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5 posts on "Stress Testing"
April 20, 2023

CRISK: Measuring the Climate Risk Exposure of the Financial System

Photo: windmill farm with solar panels on the ground around them; story about climate change and bank risk.

A growing number of climate-related policies have been adopted globally in the past thirty years (see chart below). The risk to economic activity from changes in policies in response to climate risks, such as carbon taxes and green subsidies, is often referred to as transition risk. Transition risk can adversely affect the real economy through […]

February 13, 2017

How Resilient Is the U.S. Housing Market Now?

Housing is by far the most important asset for most households, and, not coincidentally, housing debt dwarfs other household liabilities. The relationship between housing debt and housing values figures significantly in financial and macroeconomic stability, as events during the housing bust of 2006-12 clearly demonstrated. This week, Liberty Street Economics presents five posts touching on various aspects of housing, from the changing relationship between mortgage debt and housing equity to the future of homeownership. In today’s post, we provide estimates of housing equity and explore how vulnerable households are to declines in house prices, using methods introduced in our paper “Tracking and Stress Testing U.S. Household Leverage.”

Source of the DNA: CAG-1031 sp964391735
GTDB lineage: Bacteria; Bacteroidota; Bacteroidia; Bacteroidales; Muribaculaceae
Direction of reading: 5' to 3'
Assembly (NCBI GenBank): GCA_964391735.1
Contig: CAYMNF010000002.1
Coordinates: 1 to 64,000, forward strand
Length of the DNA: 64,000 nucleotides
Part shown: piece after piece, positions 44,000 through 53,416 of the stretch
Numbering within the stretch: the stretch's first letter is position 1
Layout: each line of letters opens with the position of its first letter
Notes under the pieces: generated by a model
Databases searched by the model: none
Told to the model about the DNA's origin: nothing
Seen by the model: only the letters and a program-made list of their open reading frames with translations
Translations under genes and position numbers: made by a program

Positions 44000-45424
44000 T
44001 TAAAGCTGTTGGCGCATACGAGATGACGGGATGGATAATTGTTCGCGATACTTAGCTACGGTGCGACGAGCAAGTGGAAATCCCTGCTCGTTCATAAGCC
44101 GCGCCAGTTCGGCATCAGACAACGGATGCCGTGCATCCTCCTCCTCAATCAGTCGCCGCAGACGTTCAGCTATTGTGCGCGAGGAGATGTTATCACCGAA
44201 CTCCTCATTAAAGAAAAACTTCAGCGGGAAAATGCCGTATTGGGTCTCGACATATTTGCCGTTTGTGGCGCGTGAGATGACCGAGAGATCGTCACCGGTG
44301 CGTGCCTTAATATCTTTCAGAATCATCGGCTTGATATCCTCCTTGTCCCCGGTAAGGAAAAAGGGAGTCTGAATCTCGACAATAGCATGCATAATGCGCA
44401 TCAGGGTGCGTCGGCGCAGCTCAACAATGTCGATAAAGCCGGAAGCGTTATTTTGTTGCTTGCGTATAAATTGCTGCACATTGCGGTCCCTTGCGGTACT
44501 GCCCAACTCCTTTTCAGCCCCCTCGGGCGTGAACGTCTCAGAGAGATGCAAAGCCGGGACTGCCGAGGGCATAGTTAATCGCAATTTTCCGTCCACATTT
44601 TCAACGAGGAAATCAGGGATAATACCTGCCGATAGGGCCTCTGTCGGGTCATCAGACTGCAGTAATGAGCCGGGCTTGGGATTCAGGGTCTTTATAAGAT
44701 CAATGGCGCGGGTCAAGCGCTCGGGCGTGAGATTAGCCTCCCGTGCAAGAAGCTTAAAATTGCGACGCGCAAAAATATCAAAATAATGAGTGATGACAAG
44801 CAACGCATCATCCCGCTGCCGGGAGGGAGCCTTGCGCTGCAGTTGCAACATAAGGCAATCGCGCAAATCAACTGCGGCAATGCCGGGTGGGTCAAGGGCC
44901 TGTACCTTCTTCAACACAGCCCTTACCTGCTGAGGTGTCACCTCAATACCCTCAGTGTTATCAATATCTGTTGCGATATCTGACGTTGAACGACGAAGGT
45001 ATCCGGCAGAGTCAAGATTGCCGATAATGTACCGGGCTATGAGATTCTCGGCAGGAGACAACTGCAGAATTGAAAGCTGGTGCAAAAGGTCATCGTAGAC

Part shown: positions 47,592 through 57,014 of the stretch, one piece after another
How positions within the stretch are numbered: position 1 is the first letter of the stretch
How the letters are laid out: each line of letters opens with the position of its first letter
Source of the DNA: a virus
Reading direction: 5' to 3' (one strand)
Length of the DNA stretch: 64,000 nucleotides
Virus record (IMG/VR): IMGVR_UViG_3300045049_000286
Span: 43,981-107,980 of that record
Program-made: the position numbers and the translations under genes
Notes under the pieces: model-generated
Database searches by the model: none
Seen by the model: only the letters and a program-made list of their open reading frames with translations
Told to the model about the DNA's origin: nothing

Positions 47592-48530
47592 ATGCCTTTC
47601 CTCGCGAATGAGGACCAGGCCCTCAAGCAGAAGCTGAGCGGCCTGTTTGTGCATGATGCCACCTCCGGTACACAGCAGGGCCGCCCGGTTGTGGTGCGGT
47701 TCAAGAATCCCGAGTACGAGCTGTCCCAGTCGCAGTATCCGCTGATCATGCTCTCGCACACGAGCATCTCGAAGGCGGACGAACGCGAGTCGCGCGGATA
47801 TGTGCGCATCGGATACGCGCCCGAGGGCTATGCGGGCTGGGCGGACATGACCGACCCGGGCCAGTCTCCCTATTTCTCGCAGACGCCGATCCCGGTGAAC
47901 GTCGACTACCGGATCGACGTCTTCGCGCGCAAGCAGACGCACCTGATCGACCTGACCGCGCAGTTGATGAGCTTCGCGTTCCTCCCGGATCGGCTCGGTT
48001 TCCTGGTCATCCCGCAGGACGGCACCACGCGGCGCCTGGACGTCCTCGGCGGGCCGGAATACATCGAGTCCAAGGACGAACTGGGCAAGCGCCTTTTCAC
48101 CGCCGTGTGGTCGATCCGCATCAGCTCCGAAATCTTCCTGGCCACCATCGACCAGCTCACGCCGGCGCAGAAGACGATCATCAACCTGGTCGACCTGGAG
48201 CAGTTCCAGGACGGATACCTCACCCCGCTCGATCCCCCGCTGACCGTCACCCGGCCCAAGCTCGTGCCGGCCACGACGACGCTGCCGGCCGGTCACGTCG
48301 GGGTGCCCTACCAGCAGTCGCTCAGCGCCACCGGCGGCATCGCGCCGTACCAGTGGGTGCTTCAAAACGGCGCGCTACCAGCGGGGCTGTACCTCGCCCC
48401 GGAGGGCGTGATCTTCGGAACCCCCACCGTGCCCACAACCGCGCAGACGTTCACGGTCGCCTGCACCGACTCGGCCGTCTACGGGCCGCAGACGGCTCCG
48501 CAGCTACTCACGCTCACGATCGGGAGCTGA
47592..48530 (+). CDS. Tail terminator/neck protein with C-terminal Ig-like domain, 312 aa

April 6, 2015

Are BHC and Federal Reserve Stress Test Results Converging? What Do We Learn from 2015?

In March, the Federal Reserve and thirty-one large U.S. bank holding companies (BHCs) announced results of the latest Dodd-Frank Act-mandated stress tests. Some commentators have argued that BHCs, in designing their stress test models, have strong incentives to mimic the Fed’s stress test results, since the Fed’s results are an integral part of the Federal Reserve’s supervisory assessment of capital adequacy for these firms. In this post, we look at the 2015 stress test projections by the eighteen largest U.S. BHCs and by the Fed and compare them to similar numbers from 2013 and 2014. As stress testing becomes more established, do we see evidence that the BHCs are mimicking the Fed?

February 2, 2015

Bank Capital and Risk: Cautionary or Precautionary?

Do riskier banks have more capital? Banking companies with more equity capital are better protected against failure, all else equal, because they can absorb more losses before becoming insolvent.

June 4, 2014

The CLASS Model: A Top-Down Assessment of the U.S. Banking System

Central banks and bank supervisors have increasingly relied on capital stress testing as a supervisory and macroprudential tool.

Posted at 7:00 am in Financial Institutions | Permalink
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